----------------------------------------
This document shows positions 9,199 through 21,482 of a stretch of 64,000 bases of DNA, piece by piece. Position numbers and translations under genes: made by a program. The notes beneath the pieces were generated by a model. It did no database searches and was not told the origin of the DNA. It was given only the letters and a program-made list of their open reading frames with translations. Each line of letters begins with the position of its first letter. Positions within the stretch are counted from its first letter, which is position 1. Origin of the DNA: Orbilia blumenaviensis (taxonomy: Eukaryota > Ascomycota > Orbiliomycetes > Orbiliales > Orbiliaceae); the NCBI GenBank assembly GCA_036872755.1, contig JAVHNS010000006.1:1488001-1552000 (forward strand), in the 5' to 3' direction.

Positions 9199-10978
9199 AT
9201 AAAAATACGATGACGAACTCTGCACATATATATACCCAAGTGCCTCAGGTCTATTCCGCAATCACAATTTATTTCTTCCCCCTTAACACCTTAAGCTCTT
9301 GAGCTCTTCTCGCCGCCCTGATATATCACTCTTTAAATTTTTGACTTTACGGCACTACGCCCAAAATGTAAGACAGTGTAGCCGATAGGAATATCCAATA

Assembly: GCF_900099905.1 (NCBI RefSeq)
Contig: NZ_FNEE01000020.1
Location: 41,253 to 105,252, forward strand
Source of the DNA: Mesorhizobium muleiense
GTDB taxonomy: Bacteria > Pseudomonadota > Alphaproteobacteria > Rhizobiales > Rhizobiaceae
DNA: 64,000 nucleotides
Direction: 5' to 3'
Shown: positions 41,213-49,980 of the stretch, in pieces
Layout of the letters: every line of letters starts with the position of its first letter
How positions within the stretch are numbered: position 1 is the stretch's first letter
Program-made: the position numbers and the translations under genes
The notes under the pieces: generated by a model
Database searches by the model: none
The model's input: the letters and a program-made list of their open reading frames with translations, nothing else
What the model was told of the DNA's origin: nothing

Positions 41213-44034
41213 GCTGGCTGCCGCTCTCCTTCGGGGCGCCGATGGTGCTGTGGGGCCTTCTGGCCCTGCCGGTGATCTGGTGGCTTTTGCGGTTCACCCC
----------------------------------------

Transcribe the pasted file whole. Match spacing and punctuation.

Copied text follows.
This document shows positions 9,199 through 21,482 of a stretch of 64,000 bases of DNA, piece by piece. Position numbers and translations under genes: made by a program. The notes beneath the pieces were generated by a model. It did no database searches and was not told the origin of the DNA. It was given only the letters and a program-made list of their open reading frames with translations. Each line of letters begins with the position of its first letter. Positions within the stretch are counted from its first letter, which is position 1. Origin of the DNA: Orbilia blumenaviensis (taxonomy: Eukaryota > Ascomycota > Orbiliomycetes > Orbiliales > Orbiliaceae); the NCBI GenBank assembly GCA_036872755.1, contig JAVHNS010000006.1:1488001-1552000 (forward strand), in the 5' to 3' direction.

Positions 9199-10978
9199 AT
9201 AAAAATACGATGACGAACTCTGCACATATATATACCCAAGTGCCTCAGGTCTATTCCGCAATCACAATTTATTTCTTCCCCCTTAACACCTTAAGCTCTT
9301 GAGCTCTTCTCGCCGCCCTGATATATCACTCTTTAAATTTTTGACTTTACGGCACTACGCCCAAAATGTAAGACAGTGTAGCCGATAGGAATATCCAATA

Assembly: GCF_900099905.1 (NCBI RefSeq)
Contig: NZ_FNEE01000020.1
Location: 41,253 to 105,252, forward strand
Source of the DNA: Mesorhizobium muleiense
GTDB taxonomy: Bacteria > Pseudomonadota > Alphaproteobacteria > Rhizobiales > Rhizobiaceae
DNA: 64,000 nucleotides
Direction: 5' to 3'
Shown: positions 41,213-49,980 of the stretch, in pieces
Layout of the letters: every line of letters starts with the position of its first letter
How positions within the stretch are numbered: position 1 is the stretch's first letter
Program-made: the position numbers and the translations under genes
The notes under the pieces: generated by a model
Database searches by the model: none
The model's input: the letters and a program-made list of their open reading frames with translations, nothing else
What the model was told of the DNA's origin: nothing

Positions 41213-44034
41213 GCTGGCTGCCGCTCTCCTTCGGGGCGCCGATGGTGCTGTGGGGCCTTCTGGCCCTGCCGGTGATCTGGTGGCTTTTGCGGTTCACCCC